The testing was going to become invasive and with that came risks. I decided to take a couple of weeks off from the testing in order to regroup and consider some of the alternative diagnosis and therapies that were available. But acupuncture provided no relief from the itching and Chinese and homeopathic therapies were going nowhere. I scheduled a liver biopsy to be performed in mid-February. As I was being prepped for that procedure Dr. Tomasso asked me, “If it wasn’t for the itching you wouldn’t be here would you?” I had to agree. I was still working as hard as ever and managing to get a day or two of skiing in. The liver biopsy, done externally and as an outpatient, came up with nothing. With more weight coming off and my bilirubin numbers going up it was time for an endoscopy. This procedure, done in an operating room, allows a physician to see first hand what is happening, which in my case included my stomach, duodenum, gall bladder, liver and bile duct. It was immediately apparent to Dr. Tomasso that my bile duct was not functioning due to constriction. He was able to place a stint in the duct, which opened it up and allowed the flow of bile from my liver into my digestive tract to begin again. The itching, called pruritus in medical terminology, was caused by the bile backing up in my liver due to the obstruction. The bile transformed to bile salts and was picked up and deposited throughout my body by my circulatory system. The itching was caused by the bile salts trying to “percolate” out through my skin. Within 36 hours the itching was to completely stop. Dr. Tomasso was relating all of this to me bedside in the hospital later that evening. There were only a couple of questions remaining to be asked now, “What’s causing the bile duct obstruction, doctor?” But I already knew the answer.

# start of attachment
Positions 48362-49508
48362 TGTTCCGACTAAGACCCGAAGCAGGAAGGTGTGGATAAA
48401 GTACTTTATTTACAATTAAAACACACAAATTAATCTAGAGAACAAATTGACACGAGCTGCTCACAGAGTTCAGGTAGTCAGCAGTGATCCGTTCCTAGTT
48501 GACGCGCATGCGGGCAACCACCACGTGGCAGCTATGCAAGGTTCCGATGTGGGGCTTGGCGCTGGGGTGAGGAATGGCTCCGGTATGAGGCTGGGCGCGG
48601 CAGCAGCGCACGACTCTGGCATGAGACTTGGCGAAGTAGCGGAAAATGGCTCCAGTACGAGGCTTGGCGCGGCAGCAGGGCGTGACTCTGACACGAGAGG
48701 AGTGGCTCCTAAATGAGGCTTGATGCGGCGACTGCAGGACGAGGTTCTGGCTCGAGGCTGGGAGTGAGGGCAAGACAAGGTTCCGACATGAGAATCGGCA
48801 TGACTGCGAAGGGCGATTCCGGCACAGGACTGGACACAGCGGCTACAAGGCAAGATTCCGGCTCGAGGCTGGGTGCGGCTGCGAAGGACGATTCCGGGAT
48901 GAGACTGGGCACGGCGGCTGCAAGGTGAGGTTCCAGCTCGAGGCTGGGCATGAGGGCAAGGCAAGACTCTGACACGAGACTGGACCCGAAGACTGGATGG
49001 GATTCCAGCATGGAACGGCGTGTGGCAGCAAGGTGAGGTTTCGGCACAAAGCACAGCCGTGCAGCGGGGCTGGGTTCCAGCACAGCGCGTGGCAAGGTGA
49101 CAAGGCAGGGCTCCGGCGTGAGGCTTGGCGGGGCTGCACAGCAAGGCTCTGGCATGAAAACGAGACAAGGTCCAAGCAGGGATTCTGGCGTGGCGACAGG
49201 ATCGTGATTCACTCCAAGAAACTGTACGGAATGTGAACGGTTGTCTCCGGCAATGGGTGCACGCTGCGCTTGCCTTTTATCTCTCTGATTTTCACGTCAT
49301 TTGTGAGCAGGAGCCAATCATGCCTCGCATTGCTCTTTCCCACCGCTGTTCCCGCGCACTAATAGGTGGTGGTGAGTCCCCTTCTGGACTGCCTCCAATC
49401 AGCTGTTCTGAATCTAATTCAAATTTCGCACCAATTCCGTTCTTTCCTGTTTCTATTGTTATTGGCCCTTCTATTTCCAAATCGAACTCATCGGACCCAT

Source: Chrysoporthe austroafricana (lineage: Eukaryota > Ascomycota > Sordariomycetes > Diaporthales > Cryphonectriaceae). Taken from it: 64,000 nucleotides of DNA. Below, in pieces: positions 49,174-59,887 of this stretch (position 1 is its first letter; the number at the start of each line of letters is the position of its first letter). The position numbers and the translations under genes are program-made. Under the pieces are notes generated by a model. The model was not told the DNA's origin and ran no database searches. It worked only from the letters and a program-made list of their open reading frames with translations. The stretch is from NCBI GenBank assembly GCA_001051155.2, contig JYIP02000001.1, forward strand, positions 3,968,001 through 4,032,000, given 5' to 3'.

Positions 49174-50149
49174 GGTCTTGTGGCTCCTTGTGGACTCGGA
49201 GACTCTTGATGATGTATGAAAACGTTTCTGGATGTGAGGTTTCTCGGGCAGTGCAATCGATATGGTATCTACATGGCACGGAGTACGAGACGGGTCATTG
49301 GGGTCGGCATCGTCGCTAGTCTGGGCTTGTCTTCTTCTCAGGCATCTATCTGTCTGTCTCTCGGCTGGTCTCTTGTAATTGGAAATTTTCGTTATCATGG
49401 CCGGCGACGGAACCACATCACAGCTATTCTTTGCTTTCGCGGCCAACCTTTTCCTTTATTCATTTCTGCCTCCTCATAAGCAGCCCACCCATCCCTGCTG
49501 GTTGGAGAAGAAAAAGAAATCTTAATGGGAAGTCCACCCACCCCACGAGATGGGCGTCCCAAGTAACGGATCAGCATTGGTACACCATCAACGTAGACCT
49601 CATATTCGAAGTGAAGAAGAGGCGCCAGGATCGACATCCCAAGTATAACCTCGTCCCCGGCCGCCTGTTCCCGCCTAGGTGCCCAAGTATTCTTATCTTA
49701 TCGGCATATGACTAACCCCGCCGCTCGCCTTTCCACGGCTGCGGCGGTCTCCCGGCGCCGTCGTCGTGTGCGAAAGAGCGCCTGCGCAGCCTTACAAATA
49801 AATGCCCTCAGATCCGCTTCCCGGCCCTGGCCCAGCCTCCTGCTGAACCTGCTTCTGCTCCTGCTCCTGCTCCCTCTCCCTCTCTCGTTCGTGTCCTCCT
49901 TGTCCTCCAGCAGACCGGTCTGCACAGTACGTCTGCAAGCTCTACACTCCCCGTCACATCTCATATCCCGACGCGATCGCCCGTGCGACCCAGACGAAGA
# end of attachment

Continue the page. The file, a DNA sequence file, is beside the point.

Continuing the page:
Adenocarcinoma of the pancreas, a cancerous tumor growing in the head of my pancreas – pancreatic cancer. That possibility couldn’t be grimmer. The pancreas “silently abides the presence of a growing cancer for sometime. When symptoms finally do manifest they frequently mirror those of other disorders,” as in my case, “so that by the time the tumor is identified, in three out of four cases it has spread beyond the pancreas.” This was one of the “put your affairs in order because you only have six months to live” kind of cancers. Time was of the essence now and we needed to verify this diagnosis immediately. That testing could be done at the University of Colorado’s Medical Center in Denver at the Anschutz Cancer Center. Within a week I had an appointment with Dr. Raj Shah, a leading practitioner in the field of pancreaticabiliary endoscopy. He performed a procedure using an endoscope with ultrasound imaging capabilities. The images derived from that instrument indicated a tumor present in my pancreas. A fine needle biopsy, which was able to be done at the same time, left no doubt about the diagnosis. A PET scan showed my pancreas glowing white hot, but apparently no cancer metastasizing anywhere else in my body. Dr. Shah’s testing indicated a tumor exceeding 4 cm. in size, but showing negative margins. In other words, the cancer had apparently not spread beyond the pancreas and the tumor had not yet wrapped itself around the major blood vessels running through the pancreas. There was a chance this tumor was operable.